If someone does not reject out of hand statements of Murray Salby (who rejects the notion that the rise in CO2 levels is human caused), it does not automatically mean they accept wholeheartedly what he says. Neither does posting articles on their blog mean they believe in what Salby says. There are a number of alternative reasons. For instance, they could feel that his sacking was not justified. Or they could mean the website owner is a pluralist in science, who believes that you should not reject new ideas out of hand. Or they could believe in academic freedom. Or they could be trying to act as a forum for different ideas. Instead, using that, or similar arguments shows an inability to consider other possibilities, or to countenance that those you oppose may have valid alternative positions. It is a normal human failing to deny the humanity of others, and one that I believe we should strive to counter. Further, those with high intelligence, coupled with dogmatic beliefs, are often those most guilty of casting those with opposing beliefs as being incapable of understanding their viewpoint.


Claims that doctorates in climatology (or related subjects) confer special skills or abilities, that non-scientists do not possess is just bluster. The subject has no established track record of understanding the climate system, but has plenty of excuses for failure. It ignores many distinctions learnt in other empirically-based subjects. But most of all, the subject demands belief in a particular scientific hypothesis. Any criticism of that hypothesis, or contradictory evidence, undermines their core beliefs. Thus being too close to the subject may be a positive disability in engagement. To counter this more traditional sciences have promoted belief in the scientific method rather than belief in the scientific hypothesis. Those areas with strong ideological beliefs, such as economics and politics, have in free societies recognized the values of pluralism.

Kevin Marshall

  1. In Britain, “skeptic” is spelt “sceptic”. So I use that spelling, except when quoting others.
  2. I discussed the evidence from Cancer Research UK here following an article at “The Conversation“.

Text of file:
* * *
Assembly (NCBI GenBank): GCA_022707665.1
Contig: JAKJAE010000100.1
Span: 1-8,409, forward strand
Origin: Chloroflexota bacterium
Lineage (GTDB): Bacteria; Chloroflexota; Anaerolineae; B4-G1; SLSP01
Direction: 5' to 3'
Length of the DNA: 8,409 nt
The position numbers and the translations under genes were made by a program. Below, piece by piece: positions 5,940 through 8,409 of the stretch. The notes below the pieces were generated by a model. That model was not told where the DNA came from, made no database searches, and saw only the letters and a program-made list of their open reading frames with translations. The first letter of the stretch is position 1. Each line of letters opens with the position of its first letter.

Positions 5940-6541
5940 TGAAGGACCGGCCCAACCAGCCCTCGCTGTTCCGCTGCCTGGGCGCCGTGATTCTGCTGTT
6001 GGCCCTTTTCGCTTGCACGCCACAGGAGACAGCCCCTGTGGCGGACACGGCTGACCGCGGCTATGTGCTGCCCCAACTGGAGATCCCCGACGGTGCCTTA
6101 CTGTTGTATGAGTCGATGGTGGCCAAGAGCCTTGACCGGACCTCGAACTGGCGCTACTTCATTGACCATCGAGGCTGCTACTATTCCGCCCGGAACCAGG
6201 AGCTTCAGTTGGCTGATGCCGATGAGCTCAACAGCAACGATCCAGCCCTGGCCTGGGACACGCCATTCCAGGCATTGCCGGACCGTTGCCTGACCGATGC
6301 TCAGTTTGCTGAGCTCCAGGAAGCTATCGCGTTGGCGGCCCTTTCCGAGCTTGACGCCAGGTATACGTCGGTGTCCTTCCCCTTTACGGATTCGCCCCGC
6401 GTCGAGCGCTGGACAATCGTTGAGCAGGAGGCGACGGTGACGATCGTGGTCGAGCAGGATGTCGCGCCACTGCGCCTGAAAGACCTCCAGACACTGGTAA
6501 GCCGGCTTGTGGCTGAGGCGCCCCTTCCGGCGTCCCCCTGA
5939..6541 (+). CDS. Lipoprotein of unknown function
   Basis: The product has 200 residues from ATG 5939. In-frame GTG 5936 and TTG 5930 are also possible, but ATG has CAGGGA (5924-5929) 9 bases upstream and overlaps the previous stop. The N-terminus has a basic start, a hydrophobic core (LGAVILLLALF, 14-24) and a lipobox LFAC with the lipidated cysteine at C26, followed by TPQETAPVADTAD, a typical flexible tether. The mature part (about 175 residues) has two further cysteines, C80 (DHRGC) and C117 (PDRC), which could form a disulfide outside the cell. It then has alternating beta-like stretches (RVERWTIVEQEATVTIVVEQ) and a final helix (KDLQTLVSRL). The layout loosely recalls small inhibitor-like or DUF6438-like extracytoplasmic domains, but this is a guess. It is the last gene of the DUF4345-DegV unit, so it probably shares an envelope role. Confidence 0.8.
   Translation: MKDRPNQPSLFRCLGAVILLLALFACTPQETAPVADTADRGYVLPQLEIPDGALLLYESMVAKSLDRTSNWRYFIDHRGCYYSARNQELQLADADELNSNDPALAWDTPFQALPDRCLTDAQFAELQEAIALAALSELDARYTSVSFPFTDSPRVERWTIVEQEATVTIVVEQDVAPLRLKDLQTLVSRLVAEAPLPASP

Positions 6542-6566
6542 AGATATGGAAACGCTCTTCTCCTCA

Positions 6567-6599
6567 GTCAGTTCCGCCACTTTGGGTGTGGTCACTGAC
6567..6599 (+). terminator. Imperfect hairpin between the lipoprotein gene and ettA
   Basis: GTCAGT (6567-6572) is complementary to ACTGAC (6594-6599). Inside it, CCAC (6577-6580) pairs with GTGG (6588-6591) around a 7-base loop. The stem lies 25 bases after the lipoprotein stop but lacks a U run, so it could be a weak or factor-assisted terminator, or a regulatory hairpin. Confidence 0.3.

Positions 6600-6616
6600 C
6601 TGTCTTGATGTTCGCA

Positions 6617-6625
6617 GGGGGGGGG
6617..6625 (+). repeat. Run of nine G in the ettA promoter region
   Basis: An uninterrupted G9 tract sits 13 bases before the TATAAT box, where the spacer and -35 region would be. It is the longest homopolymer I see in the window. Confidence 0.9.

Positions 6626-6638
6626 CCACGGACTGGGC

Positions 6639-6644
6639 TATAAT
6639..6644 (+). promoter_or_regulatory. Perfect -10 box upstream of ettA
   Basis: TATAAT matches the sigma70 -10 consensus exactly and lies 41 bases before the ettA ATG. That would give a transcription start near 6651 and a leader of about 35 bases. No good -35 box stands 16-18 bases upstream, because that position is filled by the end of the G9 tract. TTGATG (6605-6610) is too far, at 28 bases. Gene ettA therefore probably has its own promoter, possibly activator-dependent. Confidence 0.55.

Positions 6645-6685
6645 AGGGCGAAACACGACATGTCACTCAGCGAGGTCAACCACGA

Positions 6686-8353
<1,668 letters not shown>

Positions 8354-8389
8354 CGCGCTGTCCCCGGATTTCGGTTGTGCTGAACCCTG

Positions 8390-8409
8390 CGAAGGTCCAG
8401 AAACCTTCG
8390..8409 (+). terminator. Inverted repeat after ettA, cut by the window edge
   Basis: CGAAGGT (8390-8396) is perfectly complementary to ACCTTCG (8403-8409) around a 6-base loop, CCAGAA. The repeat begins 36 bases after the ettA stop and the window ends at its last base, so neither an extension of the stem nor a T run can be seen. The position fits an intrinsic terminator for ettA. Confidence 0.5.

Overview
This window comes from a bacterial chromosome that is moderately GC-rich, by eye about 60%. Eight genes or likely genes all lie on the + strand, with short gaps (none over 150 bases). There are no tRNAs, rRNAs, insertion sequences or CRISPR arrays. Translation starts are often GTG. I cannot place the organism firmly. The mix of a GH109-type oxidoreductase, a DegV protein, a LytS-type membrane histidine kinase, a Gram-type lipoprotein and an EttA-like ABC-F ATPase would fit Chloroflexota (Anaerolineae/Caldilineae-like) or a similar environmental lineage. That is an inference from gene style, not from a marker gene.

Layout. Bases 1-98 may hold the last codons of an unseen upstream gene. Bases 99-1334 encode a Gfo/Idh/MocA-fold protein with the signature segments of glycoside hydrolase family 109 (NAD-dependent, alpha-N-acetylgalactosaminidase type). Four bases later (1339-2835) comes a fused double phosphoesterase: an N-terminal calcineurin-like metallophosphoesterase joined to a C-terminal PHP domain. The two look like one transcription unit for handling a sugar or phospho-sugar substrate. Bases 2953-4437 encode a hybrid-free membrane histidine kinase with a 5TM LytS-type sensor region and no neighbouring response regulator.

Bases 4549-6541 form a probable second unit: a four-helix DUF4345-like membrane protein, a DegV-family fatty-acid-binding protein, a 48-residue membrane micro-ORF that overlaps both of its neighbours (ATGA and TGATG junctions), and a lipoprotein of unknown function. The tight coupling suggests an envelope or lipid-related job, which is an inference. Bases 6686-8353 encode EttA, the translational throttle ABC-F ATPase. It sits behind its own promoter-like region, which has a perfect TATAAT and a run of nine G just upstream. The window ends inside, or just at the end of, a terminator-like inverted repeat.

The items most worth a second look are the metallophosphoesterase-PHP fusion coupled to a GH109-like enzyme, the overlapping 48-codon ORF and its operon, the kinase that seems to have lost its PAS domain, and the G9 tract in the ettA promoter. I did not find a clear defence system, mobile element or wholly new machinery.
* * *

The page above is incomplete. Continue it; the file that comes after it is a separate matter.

3. AVERT, an HIV and AIDS Charity based in the UK, gives a long and through article on the case for “HIV causes AIDS“. In terms of communication of their case, there is a lot that the climate community could learn from.

Understanding the role of Peer Review

In “Newton, Einstein, Watson and Crick, were not peer reviewed“, Jo Nova questions whether peer review is valid at all. I think the answer is somewhat more nuanced. This is an extended version of a comment made.

Before dismissing peer review, we should ask are the boundaries of peer review. That is what peer review can achieve and what it cannot.

Proper peer review should check that the thesis of paper is original and properly references other works in the field. It should also make sure that the claims made are coherent, not demonstrably false, have a reason (or reasons) for originality, and all assumptions are clearly stated. It might also check to ensure that certain ethical boundaries are not breached. There is more basic checking, like that of an editor.

Peer review cannot determine if the following criteria are valid:-

(1) The ultimate truth. Make sure that the claims made are the last word on the subject. That is the thesis will never be falsified, contradicted, or supplanted by more general theories.

(2) The best to date. Determine that the thesis is superior to what is already available. There is a place for literature reviews to compare and contrast the existing body of knowledge.(i)

(3) That every point is correct, or every assumption known and stated.

(4) That every conjecture that the paper is built upon is correct, or every assumption is valid. Certain stated hypotheses or conjectures might be themselves based upon other conjectures. Assumptions might be accepted, but be false or exclude other, contradictory but quite valid, lines of enquiry.

(5) That a paper is hugely significant, or of little consequence.

(6) That a paper is of outstanding quality, against mediocre.